The internet in space

Two British microsatellites test new standards and radiation-protected microprocessors

Actually, the Ariane had already started at a clock at the night GMT in French-Guayana, because of a technical defect, the start was postponed by 24 hours. In addition to other satellites, there are two identical microsatellites of the British Defense Evaluation and Research Agency (Dera) on board, which should test the possibility of internet connections in space for the first time.

With the microsatellites STRV1C and STRV1D, 25 different experiments with the hardware and 5 with software are carried out under the hard conditions of space. For this purpose, the satellites are brought into a geosynchronous elliptical orbit, on which they circle the earth at a distance between 600 and 39000 kilometers. Oberdies are exposed to a high radiation intensity four times a day when they pass the Van Allen Gurtel. During their lifespan of one year, the two satellites are exposed to a 10 times higher radiation, such as satellites on low and geosynchronous orbits is usually the case. Radiation can damage the electronics or generation of solar power severity.

On the satellites are also sensors for exploring the "Space weather". They detect the radiation, the atomic oxygen, the cosmic dust and micrometeorites (whereby space mulling is to be distinguished by natural micrometeorites), anomalies in the ionosphere or electrostatic charges. The individual oxygen atoms are particularly aggressive and could, if they are solar sail and other surfaces, be responsible for damaging harmful harms that are the cause of the limited lifespan of satellites. But since it is not known how many of these oxygen atoms are present at all, the satellites can provide important data here. On surfaces of zinc oxide, the oxygen atoms should impact. When the surface is saturated, it is heated to 80 degrees Celsius, thereby evaporating the oxygen.

For the first time, satellites are supplied with a lithium ion battery. However, a premiere, however, are the tests for an internet in space. On board the satellites are special, protected against the radiation SPARC microprocessors of Sun. The components were in one "High-Z"-Material included, which consists of atoms with a high number of protons. You should stop the radiation better. In a satellite, the microprocessor is deep inside, in the other very double to compare their performance and sensitivity.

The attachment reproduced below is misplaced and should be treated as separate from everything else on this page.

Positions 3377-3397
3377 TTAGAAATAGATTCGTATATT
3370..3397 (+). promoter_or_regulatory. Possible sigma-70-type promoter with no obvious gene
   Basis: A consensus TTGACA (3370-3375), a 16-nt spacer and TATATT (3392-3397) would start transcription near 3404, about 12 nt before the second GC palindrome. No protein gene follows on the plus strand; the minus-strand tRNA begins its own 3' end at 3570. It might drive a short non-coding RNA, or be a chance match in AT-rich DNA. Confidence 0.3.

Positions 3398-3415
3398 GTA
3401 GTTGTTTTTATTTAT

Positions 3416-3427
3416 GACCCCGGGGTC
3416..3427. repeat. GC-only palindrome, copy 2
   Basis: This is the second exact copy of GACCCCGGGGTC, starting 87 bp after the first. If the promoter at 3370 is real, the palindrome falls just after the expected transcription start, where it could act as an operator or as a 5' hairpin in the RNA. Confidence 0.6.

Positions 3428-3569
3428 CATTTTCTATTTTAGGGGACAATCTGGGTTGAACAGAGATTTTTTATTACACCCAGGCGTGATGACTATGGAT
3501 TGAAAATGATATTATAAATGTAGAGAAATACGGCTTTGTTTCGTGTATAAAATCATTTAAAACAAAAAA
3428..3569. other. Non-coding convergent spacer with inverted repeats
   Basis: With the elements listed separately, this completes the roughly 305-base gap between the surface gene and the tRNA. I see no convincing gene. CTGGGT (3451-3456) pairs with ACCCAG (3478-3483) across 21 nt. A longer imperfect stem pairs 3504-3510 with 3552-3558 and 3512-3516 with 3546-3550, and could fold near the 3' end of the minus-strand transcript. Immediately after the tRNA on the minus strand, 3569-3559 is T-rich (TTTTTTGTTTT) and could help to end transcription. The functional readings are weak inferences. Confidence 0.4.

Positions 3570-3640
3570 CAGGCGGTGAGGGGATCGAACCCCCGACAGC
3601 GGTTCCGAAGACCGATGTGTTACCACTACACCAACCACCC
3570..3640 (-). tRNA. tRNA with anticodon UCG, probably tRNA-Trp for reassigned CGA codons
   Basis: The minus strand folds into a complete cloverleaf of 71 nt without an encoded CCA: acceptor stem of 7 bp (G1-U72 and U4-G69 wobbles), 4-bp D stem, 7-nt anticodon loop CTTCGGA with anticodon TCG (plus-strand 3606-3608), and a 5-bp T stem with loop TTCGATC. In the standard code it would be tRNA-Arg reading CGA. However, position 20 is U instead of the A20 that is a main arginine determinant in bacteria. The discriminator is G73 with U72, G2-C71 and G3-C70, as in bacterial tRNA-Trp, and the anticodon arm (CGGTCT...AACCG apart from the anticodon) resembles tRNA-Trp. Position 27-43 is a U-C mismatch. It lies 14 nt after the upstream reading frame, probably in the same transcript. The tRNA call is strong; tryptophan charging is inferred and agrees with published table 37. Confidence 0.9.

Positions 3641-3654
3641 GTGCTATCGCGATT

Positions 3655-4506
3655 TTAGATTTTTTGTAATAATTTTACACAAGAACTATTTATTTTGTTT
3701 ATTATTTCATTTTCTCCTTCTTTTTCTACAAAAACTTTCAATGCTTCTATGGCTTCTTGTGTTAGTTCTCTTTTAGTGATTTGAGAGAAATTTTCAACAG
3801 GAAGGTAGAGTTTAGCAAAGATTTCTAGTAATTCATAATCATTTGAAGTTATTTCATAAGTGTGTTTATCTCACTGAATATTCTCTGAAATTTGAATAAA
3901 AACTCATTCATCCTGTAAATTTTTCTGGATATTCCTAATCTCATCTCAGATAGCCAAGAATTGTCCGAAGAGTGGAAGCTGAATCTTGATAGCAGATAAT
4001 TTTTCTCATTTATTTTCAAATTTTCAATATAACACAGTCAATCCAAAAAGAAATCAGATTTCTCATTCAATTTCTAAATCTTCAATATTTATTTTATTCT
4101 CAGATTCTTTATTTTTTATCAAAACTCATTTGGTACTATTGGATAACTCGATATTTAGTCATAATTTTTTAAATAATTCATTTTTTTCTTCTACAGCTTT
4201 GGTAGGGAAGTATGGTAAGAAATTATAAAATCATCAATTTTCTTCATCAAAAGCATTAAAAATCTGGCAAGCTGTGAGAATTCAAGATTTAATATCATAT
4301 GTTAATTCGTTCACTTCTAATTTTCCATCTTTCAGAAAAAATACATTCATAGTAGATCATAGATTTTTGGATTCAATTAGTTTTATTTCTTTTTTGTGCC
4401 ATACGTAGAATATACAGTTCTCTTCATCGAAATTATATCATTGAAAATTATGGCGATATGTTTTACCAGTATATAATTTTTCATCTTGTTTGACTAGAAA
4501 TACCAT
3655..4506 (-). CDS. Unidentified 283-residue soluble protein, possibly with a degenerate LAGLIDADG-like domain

The DERA is tested a safe, captive communication link, but also new protocols and standards for internet connections developed by DERA together with NASA and the US Department of Defense as part of the SPACE Communications Protocol Standards (SCPS) initiative. Interestingly, an internet connection could not only be on the Mars not only for art missions, but also for the online control of satellites. "One day one will enter the credit card information online and give the satellite the command to make a picture of them", says Nigel Wells from Dera. "We test new hardware and software at the same time." The computers on board can also be re-programmed by the ground, regularly download data via the Internet connection.



The Internet in space is not just a vision that persecutes about Vinton Cerf, but also a concern of NASA. Between the 1. and 3. November was carried out by the Glenn Research Center a test to check how to control the Internet from the ground from machines in space. "We have been controlled more than 30 years of things in space from the ground, but in contrast to this project of NASA tries to exploit the capacity of the terrestrial Internet and to put them in space", explains Phillip Paulsen, the project manager for the internet in space.

During the test, various places on Earth were sent to a simulated spacecraft in the Johnson Space Center, in which a special control center for the processing and hedging of communication between the ground station and space has been set up. From this control center, the data first went to a NASA satellite and then came to the simulated spacecraft. Simple commands were made: creating a vacuum in a fabbing and turning on or off of light.

There should also be normal conditions for missions, ie what happens, for example, "If several scientists want to have access to their experiment simultaneously or if a user who has priority, wants to log in, if someone else blocks the bandwidth. The list of problems is endless", says Paulsen. The next experiment is to be carried out once with a real spacecraft, perhaps with the international space station, but that will take a while: "At the moment there is no money for that."